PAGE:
April 10, 2008

Drop Edge of Yonder

Screenwriter and novelist Rudy Wurlitzer, who cut a legendary swathe across Hollywood in the '70s and '80s with outsider classics like Monte Hellman's Two-Lane Blacktop, Sam Peckinpah's Pat Garrett and Billy the Kid, Alex Cox's Walker, has written an exciting acid western epic.

The Drop Edge of Yonder (an archaic Texas phrase meaning “on the brink of death”) is a mystic western possessed of anarchic charms and incantatory beauty. It begins in the mountains of Colorado and ends in the far reaches of the Northwest, a journey that includes the beginnings of a Mexican revolution, a voyage across the Gulf of Mexico to Panama, and up the coast of California to San Francisco and the gold fields.

Mountain-man, trapper and opportunistic beast Zebulon Shook starts the tale by getting cursed from a mysterious Native American woman whose lover he inadvertently murdered. Doomed never to know whether he is in the spirit world, the real world or just dreaming, he departs from his homestead along the Gila River in New Mexico to sell pelts. After meeting up with his adopted brother, Hatchet Jack, and losing at cards to Delilah, a beautiful Abyssinian courtesan, Zebulon is shot during a barroom dustup and sets out for California, where the gold rush is gathering steam, bringing with it the law and order that threatens the “mountain doin's” that he loves so dearly. Zebulon is pulled ever deeper into the era's bizarre historical footnotes: immortalized as a notorious outlaw by a reporter; narrowly missing joining the Walker expedition to colonize Nicaragua; reconnecting with Delilah at a San Francisco opium den; and finding the law and order forces dogging his heels to the last. This furiously told legend weaves history and myth into a riotous tale.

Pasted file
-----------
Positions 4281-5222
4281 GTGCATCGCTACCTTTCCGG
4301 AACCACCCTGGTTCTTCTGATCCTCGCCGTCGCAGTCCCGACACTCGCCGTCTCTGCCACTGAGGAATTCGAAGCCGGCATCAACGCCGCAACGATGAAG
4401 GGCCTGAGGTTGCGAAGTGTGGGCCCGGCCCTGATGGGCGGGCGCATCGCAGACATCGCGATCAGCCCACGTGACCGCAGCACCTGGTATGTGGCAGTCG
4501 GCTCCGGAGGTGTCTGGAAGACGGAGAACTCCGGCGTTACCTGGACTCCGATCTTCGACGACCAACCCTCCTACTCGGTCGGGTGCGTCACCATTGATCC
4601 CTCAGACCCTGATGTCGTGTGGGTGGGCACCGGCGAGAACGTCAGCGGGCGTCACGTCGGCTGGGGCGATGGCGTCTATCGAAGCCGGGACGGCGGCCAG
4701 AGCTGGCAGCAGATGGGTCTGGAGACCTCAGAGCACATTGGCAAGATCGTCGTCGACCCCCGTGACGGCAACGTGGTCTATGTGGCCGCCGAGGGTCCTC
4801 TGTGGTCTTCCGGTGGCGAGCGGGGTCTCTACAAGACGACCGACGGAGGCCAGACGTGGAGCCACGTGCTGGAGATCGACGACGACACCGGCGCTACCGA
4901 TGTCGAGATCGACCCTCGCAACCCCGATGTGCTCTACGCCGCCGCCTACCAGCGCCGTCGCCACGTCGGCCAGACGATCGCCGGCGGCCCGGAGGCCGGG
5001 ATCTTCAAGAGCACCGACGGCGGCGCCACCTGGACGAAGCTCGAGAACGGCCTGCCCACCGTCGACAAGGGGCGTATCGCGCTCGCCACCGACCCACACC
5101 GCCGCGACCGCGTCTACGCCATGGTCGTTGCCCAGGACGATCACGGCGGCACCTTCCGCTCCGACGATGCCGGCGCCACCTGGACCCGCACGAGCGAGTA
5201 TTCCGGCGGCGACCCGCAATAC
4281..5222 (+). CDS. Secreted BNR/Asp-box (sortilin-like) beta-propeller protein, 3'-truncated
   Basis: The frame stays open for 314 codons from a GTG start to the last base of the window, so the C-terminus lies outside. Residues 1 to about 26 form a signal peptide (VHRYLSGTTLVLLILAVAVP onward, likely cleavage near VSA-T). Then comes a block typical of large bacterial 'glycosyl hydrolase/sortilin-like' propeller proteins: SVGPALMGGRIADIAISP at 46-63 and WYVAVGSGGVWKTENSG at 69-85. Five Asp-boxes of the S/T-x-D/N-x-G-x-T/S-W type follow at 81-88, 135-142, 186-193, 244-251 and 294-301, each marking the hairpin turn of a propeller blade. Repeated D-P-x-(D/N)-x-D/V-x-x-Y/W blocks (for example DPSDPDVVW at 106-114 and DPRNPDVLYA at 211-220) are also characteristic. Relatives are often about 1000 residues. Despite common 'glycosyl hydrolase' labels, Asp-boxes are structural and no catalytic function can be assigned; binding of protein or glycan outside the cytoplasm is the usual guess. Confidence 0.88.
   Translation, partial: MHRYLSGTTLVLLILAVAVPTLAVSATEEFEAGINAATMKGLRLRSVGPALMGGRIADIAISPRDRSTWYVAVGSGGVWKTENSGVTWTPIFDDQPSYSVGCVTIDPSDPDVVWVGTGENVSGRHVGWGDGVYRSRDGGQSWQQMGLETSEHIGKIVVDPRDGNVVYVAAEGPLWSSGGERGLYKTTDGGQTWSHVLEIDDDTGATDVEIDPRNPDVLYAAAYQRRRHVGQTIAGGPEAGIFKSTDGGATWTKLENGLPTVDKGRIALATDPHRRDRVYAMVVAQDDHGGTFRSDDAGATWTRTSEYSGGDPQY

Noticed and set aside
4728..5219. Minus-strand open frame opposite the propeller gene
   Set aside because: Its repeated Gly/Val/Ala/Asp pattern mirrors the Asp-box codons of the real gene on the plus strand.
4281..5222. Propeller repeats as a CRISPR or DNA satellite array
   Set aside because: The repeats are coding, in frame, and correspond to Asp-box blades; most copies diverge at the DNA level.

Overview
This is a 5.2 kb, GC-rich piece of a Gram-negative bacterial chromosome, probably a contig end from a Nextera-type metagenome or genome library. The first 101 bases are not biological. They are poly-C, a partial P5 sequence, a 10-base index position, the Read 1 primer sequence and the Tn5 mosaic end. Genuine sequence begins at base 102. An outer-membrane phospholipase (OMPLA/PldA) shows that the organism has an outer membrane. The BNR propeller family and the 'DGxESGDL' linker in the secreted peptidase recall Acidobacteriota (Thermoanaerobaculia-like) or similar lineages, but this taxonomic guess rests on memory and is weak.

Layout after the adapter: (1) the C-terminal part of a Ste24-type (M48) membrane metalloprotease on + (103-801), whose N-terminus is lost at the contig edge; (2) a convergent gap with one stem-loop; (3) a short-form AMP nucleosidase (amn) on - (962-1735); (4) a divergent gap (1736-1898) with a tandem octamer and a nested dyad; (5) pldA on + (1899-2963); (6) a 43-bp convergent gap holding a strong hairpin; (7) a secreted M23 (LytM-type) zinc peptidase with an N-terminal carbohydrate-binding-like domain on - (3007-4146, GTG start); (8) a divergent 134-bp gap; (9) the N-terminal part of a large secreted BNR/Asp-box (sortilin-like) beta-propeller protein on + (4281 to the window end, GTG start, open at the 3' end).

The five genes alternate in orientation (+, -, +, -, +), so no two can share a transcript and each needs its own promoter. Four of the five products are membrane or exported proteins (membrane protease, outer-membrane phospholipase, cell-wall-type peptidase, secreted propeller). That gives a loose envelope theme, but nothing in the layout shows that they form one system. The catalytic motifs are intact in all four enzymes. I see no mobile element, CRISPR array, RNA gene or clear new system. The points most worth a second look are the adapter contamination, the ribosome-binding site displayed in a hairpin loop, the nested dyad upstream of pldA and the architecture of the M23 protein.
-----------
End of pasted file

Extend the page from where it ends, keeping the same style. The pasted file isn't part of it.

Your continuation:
In Drop Edge of Yonder, Zebulon confronts the age-old questions of life love, and death, before disappearing into a shadowy realm of myth and legend.

June 17, 2007

Blood Meridian: the movie

According to The Hollywood Reporter, a film will be made of Blood Meridian. A script has been adapted by William "The Departed" Monahan and the director could be Ridley "Gladiator" Scott. In the 1990s, Tommy Lee Jones was slated to direct the film version.

Who (if anybody) should direct the cinematic adaptation of McCarthy's masterpiece?

May 23, 2007

Tears of the Black Tiger

A delirious Pad Thai western with painted backdrops, flimsy sets and stunning real-life locations. Is this script Douglas Sirk's long-lost draft of Once Upon a Time in the West?

More importantly, is Tears of the Black Tiger (2000, released in 2006 in US) a parody or an homage of Bonanza? Either way, this movie is not to be missed.

May 18, 2007

The Twenty-One Lives of Billy the Kid

The Twenty-One Lives of Billy the Kid (2005) examines the mythology of the outlaw through re-enactments of the violent deaths of the 21 men that Billy the Kid is supposed to have killed.

Contemporary historians place the number of Billy's actual victims at four (two of whom were drunks in a saloon), but in the years since his murder, Billy the Kid has been cast as everything from rustler to demon to lover to vampire-killer; the lack of biographical information about his life has made Billy into a cipher for any given historical or cultural moment. In The Twenty-One Lives of Billy the Kid, it is the fact of death that matters most – equal parts truth and mythology, this film is ultimately an interrogation into violence and the minor characters of history; it takes a long look at the lives of the relative unknown to see if they can hold the weight of the makeshift legend that they died serving.